THE obituaries and the laments are pouring in from around the world, and properly so, for author Ray Bradbury, dead this week at 91 – Bradbury was a writer for the whole world, not just for any one part of it. …
He loved to talk. He loved his fans. He loved the adulation. And it didn’t matter, somehow, that the books he will be remembered for – he dismissed the term “science fiction” for most of them, preferring “fantasy” – were published six decades ago: “The Martian Chronicles,” “Fahrenheit 451” and “The Illustrated Man.”
His affection for libraries is understandable: “Libraries raised me,” he wrote. “I don’t believe in colleges and universities. I believe in libraries because most students don’t have any money. When I graduated from high school, it was during the Depression and we had no money. I couldn’t go to college, so I went to the library three days a week for 10 years.”
Though his big books were behind him, he never stopped writing for publication. It is wonderfully appropriate that this very week’s issue of The New Yorker, devoted to science fiction, contains what will be Bradbury’s final piece, a reminiscence of childhood: The “creative beast in me grew when Buck Rogers appeared, in 1928, and I think I went a trifle mad that autumn. It’s the only way to describe the intensity with which I devoured the stories. You rarely have such fevers later in life that fill your entire day with emotion.”
Rest in peace, Ray Bradbury. Your childhood fevers have fired a million imaginations.
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Don’t be fooled by Michael Moore riffing on the title of Ray Bradbury’s classic tale “Fahrenheit 451” to make that infamous anti-Bush documentary.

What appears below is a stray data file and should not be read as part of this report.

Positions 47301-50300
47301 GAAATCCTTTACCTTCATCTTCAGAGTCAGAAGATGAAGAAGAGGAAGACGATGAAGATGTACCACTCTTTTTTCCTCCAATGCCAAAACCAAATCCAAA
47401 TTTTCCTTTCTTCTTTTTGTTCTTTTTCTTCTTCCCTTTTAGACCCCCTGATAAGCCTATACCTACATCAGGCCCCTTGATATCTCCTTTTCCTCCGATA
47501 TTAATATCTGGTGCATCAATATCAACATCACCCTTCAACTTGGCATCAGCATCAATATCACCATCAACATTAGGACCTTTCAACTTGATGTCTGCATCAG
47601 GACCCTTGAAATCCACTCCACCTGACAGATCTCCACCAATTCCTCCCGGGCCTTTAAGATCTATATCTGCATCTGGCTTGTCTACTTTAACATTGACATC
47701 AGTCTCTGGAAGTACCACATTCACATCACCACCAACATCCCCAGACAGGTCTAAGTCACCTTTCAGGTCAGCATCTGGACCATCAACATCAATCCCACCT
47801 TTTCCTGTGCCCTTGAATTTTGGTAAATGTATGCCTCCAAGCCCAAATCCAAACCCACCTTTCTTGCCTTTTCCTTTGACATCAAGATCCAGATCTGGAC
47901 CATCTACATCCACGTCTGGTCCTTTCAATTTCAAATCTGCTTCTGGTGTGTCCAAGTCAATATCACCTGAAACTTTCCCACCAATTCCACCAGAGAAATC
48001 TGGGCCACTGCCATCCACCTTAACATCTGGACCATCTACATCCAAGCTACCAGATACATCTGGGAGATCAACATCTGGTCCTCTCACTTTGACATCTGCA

Bradbury, who passed away at the age of 91 last night, was a rock-ribbed conservative who embraced the Tea Party movement in recent years.
National Review’s John Fund says Bradbury wanted a smaller government and, like many fellow conservatives, started out as a liberal before seeing the light.
He once described President Clinton with a word that rhymes with “knithead.” As for President Obama, Mr. Bradbury was angered by the president’s curtailing the space program. “He should be announcing that we should go back to the moon,” he told the Times. SEE COMPLETE TEXT.
Much of his accessibility and ultimate popularity had to do with his gift as a stylist — his ability to write lyrically and evocatively of lands an imagination away, worlds he anchored in the here and now with a sense of visual clarity and small-town familiarity. The late Sam Moskowitz, the pre-eminent historian of science fiction, said: “In style, few match him. And the uniqueness of a story of Mars or Venus told in the contrasting literary rhythms of Hemingway and Thomas Wolfe is enough to fascinate any critic.”
As influenced by George Bernard Shaw and William Shakespeare as he was by Jules Verne and Edgar Rice Burroughs, Bradbury was an expert of the taut tale, the last-sentence twist. SEE COMPLETE TEXT.